Cinnamon, the fat-fighter

Obesity and insulin resistance are common problems today. Cinnamon is a useful treatment, says Kim Dyson.

Cinnamon, the fat-fighter
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Over the past number of years, people have relied more and more on sugar to make horse feeds more appetising. This has increased the incidence of insulin resistance and obesity.

I visit many stables, and have noticed ever-greater numbers of horses carrying too much weight. Many well-meaning horse owners think that the fatter and shinier their horse is, the healthier it is. Sadly, the results of this erroneous thinking show up in the ring.

My approach to any horse-related ailment is to look at what horses did (or still do, here and there) in the wild. Under natural conditions, horses do not have access to very good pasture for long periods, and grass is generally not too high in sugar and starch.

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A horse that is carrying too much weight, not exercised enough and fed a modern diet of sugar and starch is in danger of suffering from insulin resistance. This is an inability to remove blood sugar (glucose) from blood. In horses, it is usually the precursor to laminitis and Cushing’s disease.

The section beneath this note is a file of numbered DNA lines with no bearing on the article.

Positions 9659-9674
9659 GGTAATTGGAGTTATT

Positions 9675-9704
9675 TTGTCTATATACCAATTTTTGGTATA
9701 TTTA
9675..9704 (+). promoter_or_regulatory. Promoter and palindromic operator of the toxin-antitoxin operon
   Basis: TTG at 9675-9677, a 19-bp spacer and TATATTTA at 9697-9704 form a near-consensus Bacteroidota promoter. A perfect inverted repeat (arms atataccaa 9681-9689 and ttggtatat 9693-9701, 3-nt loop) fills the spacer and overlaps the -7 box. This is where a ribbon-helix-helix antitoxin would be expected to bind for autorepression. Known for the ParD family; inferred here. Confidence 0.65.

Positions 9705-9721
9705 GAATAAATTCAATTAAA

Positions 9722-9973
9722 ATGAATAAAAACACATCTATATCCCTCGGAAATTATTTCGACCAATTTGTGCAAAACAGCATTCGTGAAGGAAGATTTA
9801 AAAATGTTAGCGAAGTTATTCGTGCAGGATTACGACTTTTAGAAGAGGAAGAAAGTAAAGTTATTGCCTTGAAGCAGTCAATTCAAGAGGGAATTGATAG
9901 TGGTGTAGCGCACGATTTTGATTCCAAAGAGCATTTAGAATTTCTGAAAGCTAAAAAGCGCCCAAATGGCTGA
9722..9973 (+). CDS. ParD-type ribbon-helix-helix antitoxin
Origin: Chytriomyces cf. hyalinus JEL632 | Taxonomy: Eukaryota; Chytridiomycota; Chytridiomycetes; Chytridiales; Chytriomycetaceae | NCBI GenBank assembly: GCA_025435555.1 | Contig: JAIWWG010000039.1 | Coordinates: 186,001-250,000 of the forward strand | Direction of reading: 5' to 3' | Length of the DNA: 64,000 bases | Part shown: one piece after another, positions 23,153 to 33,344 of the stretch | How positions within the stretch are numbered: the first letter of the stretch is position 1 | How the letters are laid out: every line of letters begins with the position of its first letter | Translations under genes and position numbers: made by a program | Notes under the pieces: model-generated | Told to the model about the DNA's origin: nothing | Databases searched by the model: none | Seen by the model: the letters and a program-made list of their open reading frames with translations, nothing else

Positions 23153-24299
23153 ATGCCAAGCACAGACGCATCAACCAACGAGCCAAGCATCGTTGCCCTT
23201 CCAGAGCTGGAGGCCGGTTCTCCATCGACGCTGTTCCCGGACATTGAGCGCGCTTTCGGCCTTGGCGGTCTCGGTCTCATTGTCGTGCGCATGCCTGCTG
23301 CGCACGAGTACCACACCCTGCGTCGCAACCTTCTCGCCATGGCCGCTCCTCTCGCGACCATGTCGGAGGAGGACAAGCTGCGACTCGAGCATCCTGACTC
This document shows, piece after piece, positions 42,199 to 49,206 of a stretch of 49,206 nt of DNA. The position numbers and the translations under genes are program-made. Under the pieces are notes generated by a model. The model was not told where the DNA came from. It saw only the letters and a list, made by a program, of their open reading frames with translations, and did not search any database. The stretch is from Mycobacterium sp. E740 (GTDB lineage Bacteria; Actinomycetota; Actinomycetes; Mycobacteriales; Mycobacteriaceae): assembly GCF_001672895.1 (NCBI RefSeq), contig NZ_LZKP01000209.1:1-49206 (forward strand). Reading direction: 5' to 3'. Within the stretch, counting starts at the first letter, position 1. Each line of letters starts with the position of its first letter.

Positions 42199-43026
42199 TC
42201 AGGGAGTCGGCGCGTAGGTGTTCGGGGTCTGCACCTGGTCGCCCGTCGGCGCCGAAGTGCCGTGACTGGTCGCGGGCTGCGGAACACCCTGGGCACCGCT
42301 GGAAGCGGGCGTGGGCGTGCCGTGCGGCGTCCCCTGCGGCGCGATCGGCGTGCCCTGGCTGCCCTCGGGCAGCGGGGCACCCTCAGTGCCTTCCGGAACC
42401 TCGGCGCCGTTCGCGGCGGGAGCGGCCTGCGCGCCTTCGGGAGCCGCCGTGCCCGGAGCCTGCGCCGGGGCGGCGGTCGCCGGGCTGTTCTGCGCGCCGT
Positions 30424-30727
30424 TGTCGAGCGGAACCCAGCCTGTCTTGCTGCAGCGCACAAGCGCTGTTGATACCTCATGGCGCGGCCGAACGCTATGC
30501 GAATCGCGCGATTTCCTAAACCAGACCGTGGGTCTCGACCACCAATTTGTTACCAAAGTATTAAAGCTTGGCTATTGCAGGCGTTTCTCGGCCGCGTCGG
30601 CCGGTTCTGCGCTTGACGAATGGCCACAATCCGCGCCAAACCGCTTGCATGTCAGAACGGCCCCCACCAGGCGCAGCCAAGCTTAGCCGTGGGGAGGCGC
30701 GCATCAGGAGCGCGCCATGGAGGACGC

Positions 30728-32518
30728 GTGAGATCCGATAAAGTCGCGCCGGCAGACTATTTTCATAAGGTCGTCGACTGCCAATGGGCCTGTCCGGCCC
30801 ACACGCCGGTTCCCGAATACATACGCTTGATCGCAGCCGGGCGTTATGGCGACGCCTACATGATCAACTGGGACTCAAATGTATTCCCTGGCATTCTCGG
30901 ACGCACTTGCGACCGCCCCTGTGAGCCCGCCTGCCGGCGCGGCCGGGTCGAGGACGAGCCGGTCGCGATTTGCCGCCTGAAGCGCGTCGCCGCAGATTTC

A horse with insulin resistance has a cresty neck (excessive fat below the mane) and fat deposits on its sides or on the top of its tail. These animals become tender-footed, hence the tendency towards laminitis.

Cinnamon to the rescue
Most people think of cinnamon as a means of adding flavour to pancakes and other treats. It is also a highly effective treatment for insulin resistance, working by helping the cells recognise and respond to insulin, the hormone that transports glucose from the blood into the cells.

The methylhydroxy chalcone polymer (MHCP) found in the spice makes cells more responsive to insulin by activating the enzyme that causes insulin to bind to cells.

At the same time, it inhibits the enzyme that blocks this process.

Cinnamon is obtained from several tree species from the genus Cinnamomum. In traditional Chinese medicine, two types are used. Rou gui (Cinnamomum cassia) comes mainly from the bark, while gui zhi (Ramulus C. cassia) comes from the tips and twigs.

Both are useful, but pairing them probably works best. Rou gui is better at stimulating the action of insulin and activating insulin receptors, while gui zhi stimulates blood flow to the extremities and promotes circulation in the capillaries – especially helpful in the case of chronic laminitis. Use cinnamon in conjunction with a low-sugar, low-starch diet and exercise.

An overweight horse, or one suffering from laminitis, may not have a magnesium deficiency, but adding 30g of cinnamon to its morning feed, and hanging a good mineral lick in the stable to provide magnesium, can correct any such shortage.

Do not use cinnamon in horses with a fever or with high insulin sensitivity, and remember that no supplement can reverse a problem if diet is not addressed. Ensure that your horse eats food high in fibre and gets only the energy required for the level of work it is doing.

Kim Dyson breeds Arabians and Lusitanos, and has 22 years’ experience in holistic equine and human body work.